I had a really great time at the #DLsymp22 conference this week. It was my first time back face 2 face, and while i had a few butterflies before I walked up on stage, it all felt pretty natural. I had forgotten how much fun it was to be with a few hundred passionate educators where the things that I care about are the things that they care about. Good times.
The talk I gave was the first run of the stuff I’ve been working on for the last two years. I started writing a book in the summer of 2019 that became, eventually, about uncertainty and its relationship to learning. A book, that, frankly, needed to get rewritten a few times considering how the people’s sense of ‘uncertainty’ was impacted by the last few years.
I framed the talk around the needs of the young people coming out of our education system. What do they need to learn ‘for’. I’ve had the opportunity to spend a lot of time around 20ish year olds the past couple of years (I’ve had 70 Co-op students work with me) And their plight, and the way I believe they’ve been misunderstood has become a real focus of my time. What are they facing and what do we need to do to help them face it? What does our education system need to ‘be’ to get them there?
The first question I asked the crowd was what they thought students were learning for…
It’s a great chart, with lots of words that I think are super-important in the process of helping students get ready for what they are going to be facing going forward.
The middle part of the talk was about how I have this suspicion that our education system contributes to a particular ‘syndrome’ that is quite the opposite of what you see in that wonderful list of things to learn. Quaintly named, I’ll admit. But I’m calling a hat a hat on this one… to avoid confusion.
I have consistently struggled with student employees, early on in their work term, with assuming that any problem I give them – or questions I ask them -has a clear answer. That they can get their job ‘right’. Maybe more importantly, many (most?) seem to believe that I actually already know the answer to any question I ask them… like I’m playing some kind of game by not telling them the answer.
Like they are still playing the game of school. The game where a teacher has something they want you to do, they know what the ‘answer’ is, but they just won’t tell you. Good, compliant, high achieving students, are the ones who figure out what the teacher wants and gives it to them. They are rewarded for learning compliance. (note: compliance is not on the list of things we say we want them to learn, and yet it is often what we reward most.)
The next question (further into the talk) that I asked was about what they thought students would be facing. This was not the cheeriest part of the talk. We are living through a time right now where at least 4 things I would have considered black swans (war in Europe, oil prices, climate change, pandemic) in 2010 are happening at the same time. If you include things like housing prices, that number goes up.
I asked the ‘future of our learners’ question through the lens of uncertainty. I defined uncertainty through the lens of the ‘ill-structured problems’ or, kind of, the lens of wicked problems. A problem where one some or all of the question, the process for addressing the question or the solution are unknown or unknowable. The list is pretty scary.
So many of these real world issues are and will remain uncertain. There’s no ‘solution’ to poverty. There’s only hard work on pieces of the problem, a problem that gets super messy to define if you start to think about it.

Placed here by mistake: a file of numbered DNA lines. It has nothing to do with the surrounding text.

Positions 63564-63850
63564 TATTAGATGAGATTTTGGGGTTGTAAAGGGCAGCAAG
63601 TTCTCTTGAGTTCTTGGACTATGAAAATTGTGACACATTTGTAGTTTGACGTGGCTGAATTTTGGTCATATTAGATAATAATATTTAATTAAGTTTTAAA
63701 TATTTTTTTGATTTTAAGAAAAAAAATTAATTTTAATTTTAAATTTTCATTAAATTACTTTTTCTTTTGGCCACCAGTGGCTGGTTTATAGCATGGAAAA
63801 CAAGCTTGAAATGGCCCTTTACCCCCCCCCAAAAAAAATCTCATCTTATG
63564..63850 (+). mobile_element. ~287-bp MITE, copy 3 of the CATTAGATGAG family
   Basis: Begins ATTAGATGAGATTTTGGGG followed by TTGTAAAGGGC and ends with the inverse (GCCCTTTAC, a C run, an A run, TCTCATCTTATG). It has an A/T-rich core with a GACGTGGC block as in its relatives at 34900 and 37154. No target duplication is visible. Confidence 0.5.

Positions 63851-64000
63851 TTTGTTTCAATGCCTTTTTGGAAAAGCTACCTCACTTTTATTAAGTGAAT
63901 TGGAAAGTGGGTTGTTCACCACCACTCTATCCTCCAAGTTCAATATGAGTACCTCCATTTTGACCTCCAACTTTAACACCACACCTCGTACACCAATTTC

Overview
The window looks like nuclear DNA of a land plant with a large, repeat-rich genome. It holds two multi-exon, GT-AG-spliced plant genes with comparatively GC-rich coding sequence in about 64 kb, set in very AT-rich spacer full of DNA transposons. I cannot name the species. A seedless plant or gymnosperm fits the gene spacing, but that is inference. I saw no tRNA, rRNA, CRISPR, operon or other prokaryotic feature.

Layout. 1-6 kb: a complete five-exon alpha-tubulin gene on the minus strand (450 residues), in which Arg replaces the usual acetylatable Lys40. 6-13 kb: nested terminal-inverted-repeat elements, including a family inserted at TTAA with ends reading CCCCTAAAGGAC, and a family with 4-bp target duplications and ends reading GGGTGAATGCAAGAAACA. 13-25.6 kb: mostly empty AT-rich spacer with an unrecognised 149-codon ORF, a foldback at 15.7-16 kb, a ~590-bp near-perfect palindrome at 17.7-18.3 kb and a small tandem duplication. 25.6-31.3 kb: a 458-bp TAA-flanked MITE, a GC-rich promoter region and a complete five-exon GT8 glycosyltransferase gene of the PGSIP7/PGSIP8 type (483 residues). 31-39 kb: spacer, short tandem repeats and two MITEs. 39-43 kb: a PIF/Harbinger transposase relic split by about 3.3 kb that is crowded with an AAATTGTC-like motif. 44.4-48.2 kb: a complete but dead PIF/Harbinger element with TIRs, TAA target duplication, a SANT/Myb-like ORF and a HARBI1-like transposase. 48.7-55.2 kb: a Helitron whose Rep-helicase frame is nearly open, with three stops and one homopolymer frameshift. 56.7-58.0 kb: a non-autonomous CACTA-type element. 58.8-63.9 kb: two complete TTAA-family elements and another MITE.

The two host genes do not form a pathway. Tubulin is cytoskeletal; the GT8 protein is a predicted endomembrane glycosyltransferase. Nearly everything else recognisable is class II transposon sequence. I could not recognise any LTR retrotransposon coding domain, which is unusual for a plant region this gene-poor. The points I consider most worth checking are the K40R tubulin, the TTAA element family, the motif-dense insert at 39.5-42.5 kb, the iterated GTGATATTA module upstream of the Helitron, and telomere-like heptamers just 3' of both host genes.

If the world our students are facing is full of uncertain problems, can we prepare them for that with right answers? Obviously I don’t think so. And it’s not even about leaving room for ‘failure’. In order to fail at something, someone else has to know what success is… and sure, I can’t fail to fix my water tap, because it’s still leaking when I’m done. Sure. There are definitely problems we can fix. A lot of the big ones, though, are not things that ‘fix’.
But we need to teach them the basics
People were really nice to me about the presentation. Many, clearly, were just happy to be together in a big group again. Some people pointed out some very important equity issues with including more ‘uncertainty’ in our teaching. One teacher asked if adding more uncertainty would lead to more anxiety in students or less, because they’d have more practice with uncertainty. Awesome question.
One gentlemen (quite jovially) accosted me later that day and said “but, obviously, we have to teach the basics! They can’t be involved in this if we don’t teach the basics first!”
I should be better prepared for this objection… I’ve been hearing it for 15 years. At least. But it always sets me back a bit. I’m not suggesting that students should have to learn to identify letters or colours. But i don’t really think the ‘basics’ should be the ‘point’ of learning in most cases.
I think of my journey through carpentry… is hammering a basic? Is it drilling? What about joinery?
I’m not saying any of those things aren’t important, but I’ve learned them in the context of building things, of understanding what they’re useful for, not by hammering 1000 nails into a board so the nail head was perfectly flat.
I’m sure my hammering would be BETTER if i did the 1000 nails thing. But there’s more to hammering a nail than getting the nail flat. Safety. wood grain. wood type. time. So many things that bring context to it. Most importantly I’M NOT A CARPENTER. Most of our students will never need to be ‘amazing’ at anything we’re teaching them.
I don’t wish for a world full of super-scientists, I wish for citizens who understand enough about science and statistics to respond ethically to a pandemic. I wish for citizens who can handle uncertainty and still make good decisions.